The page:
cool enough to handle, you’re gonna go in with a cooling rack, place it on top, and flip that cake over. And when you release it, you will see, you will have a beautiful design. I love Bundt cakes, they’re
very vintage and sort of old-world, and they’re
not used a lot today. And I think they deserve a comeback, because you end up with a beautiful design with hardly any effort. I find that the layer cakes,
they take a little bit of doing to create something impressive, but a Bundt cake does
all the work for you. Then we are gonna take out a sheet pan, and we are gonna line it with foil. And we’re gonna take our cooling
rack and place it inside. Now you can see that our cake is all ready to be glazed, and we won’t
have a big mess to clean up after the caramel starts
to drip over the cake. Now, making homemade caramel is actually easier than you think. You just have to follow a few key tips. So tip number one is you wanna make sure that you use a saucepan
with a high profile, meaning that it’s nice and deep, and you’ll see why in a minute. Then you’re going to add
a cup of white sugar, and you’re gonna place your flame on a medium-high setting. Now, do not walk away. (laughs) This is not the time to multitask. You really need to watch that sugar, because if it starts
to boil over and burn, you will have a huge mess on your hands. That can really scald you and hurt you, there’s nothing worse
than a hot sugar burn. So definitely watch it. But what you will start to see is that that sugar will begin to melt down. And as it does, you can take a wire whisk and just start to give it a good stir. You’ll start to see that that liquid will begin to turn a
beautiful amber brown. You wanna take it a little bit further and allow that liquid to
actually become translucent, so you’ll be able to
see through it, and then it’ll start turning into
a beautiful caramel color. At that stage, you wanna add
a half a cup of heavy cream. So here’s my second tip for you. It is much better if
you can add heavy cream that is either warmed
or at room temperature, because you’ll see, when you pour that heavy cream in, this
caramel is going to boil up, and it is going to look
like a witch’s brew, and you’re gonna think you’ve
totally ruined your caramel. You haven’t, don’t worry, it’ll settle down as you keep stirring it. But if you take cold cream and throw it into that hot caramel mixture, it’ll actually start to congeal, and you’ll end up with a really tough, almost, like, homemade
candy on your hands. So you wanna make sure that you use room-temperature or warmed cream. Then the final step is just to add a quarter teaspoon of salt. You’ll see it’s a really great combination between that sweetness of the caramel and the little saltiness
that the salt will provide. Now it’s time to glaze our cake, so we’re gonna take a small ladle. And you’re going to begin to pour that hot caramel on the top of the cake. So this is where gravity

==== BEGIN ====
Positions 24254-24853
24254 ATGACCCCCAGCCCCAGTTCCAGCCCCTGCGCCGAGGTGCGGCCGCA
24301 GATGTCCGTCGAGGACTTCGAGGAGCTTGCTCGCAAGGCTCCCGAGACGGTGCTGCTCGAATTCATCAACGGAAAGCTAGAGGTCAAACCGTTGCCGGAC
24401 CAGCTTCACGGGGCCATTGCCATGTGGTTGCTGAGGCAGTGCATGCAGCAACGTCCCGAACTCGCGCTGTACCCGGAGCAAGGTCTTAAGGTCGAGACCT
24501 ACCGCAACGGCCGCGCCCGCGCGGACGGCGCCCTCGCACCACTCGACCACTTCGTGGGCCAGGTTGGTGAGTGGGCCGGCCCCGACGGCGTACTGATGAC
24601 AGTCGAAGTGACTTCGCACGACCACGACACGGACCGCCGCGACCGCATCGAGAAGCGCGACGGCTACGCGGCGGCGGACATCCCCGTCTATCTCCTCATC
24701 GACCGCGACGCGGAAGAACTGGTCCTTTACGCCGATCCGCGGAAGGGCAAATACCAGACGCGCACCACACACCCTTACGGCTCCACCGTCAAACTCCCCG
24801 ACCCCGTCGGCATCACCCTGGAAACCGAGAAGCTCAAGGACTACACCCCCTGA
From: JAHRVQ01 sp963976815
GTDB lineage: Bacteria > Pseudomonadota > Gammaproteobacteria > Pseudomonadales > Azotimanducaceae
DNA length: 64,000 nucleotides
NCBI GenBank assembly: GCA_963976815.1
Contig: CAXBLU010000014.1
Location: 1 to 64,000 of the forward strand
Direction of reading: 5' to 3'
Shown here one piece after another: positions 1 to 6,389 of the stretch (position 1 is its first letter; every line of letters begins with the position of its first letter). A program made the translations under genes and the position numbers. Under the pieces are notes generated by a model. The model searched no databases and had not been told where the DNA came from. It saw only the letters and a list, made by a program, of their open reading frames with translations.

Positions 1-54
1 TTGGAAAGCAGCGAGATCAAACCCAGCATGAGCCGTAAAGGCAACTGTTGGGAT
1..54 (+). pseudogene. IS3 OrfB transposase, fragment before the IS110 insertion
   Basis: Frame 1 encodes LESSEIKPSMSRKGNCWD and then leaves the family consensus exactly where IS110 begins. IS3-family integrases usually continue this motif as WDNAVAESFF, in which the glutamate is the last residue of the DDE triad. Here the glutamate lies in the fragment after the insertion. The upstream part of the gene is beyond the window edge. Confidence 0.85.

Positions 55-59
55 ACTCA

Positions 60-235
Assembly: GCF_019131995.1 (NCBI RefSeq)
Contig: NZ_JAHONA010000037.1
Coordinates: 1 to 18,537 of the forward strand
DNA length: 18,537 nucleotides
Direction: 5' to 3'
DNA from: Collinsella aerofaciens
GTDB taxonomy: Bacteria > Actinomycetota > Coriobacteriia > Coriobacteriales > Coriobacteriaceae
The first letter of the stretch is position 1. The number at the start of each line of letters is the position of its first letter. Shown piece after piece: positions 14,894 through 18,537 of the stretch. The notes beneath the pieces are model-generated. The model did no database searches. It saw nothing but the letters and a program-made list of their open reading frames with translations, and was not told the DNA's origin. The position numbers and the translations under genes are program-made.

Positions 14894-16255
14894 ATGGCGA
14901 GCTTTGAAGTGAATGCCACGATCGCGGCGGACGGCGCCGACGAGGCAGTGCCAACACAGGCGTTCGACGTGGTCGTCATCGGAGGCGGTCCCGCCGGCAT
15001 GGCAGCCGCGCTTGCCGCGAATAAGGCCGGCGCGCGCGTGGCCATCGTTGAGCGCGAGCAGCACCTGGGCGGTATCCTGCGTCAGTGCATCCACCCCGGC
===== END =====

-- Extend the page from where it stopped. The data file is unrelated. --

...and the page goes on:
really comes in handy, because as you pour it
on the top of the cake, it will start to drizzle down and create these wonderful, beautiful drip marks along the side of your Bundt cake. Then we are gonna add a quarter cup of toffee bits to the top. So toffee bits, you can
find in the baking aisle, usually next to the chocolate chips. But if you can’t find the toffee bits, you could also use some
nuts, that would be great. And you wanna let this cake rest and set. Typically an hour is really
good before you start to move it, because if your
cake is still warm inside, and you go to try to move the cake to a cake stand, it could crumble on you. So you wanna make sure all of your hard work does not go to waste, and that your cake is actually wonderfully cooled, set, and ready to be moved. Then, the finishing touch
to this beautiful cake are some homemade crepe-paper shamrocks. Now, I cannot take credit for this idea. These actually were made by my friend Robert Mahar of Kin Community. If you wanna know how to make them, head on over to Kin Community, just click the annotation, and his video for how to make the crepe-paper shamrocks has also posted today. Now, Robert is getting ready to start posting videos to his own channel too. So if you’re not yet a
subscriber to Robert’s channel, you wanna make sure you subscribe, because he has got some really wonderful, clever ideas to help make your life a little bit more beautiful and handmade. Then to serve, you can
slice a generous piece of this beautiful cake,
place it on a plate, and serve it with a
dollop of lightly scented homemade whipped cream. If you wanna know my recipe
for the whipped cream, it’s also in the description,
and I have spiked it with a little bit more
Irish whiskey. (laughs) Just to send it over the edge. And there you have it, a
elegant, sophisticated dessert to serve this year on St. Patrick’s Day. I hope you guys give it a try, and let me know what you think. And Mom, I hope this dessert would make your relatives proud. (laughs) At the very least, I’m looking forward to sharing a slice of it with
you this St. Patrick’s Day. Okay, I’ll see you guys next time, bye. (midtempo piano music) ♫ Oh, what a day, what a day ♫ I know, I know I need to get away ♫ Oh, what a day, ♫ what a day it’s been ♫ Seems like everybody’s ♫ starin’ and laughin’ at me ♫ You know I could’ve been a painter ♫ Mix in some color to your lives ♫ Create a disasterpiece named ♫ “The Man and His Godawful Wife”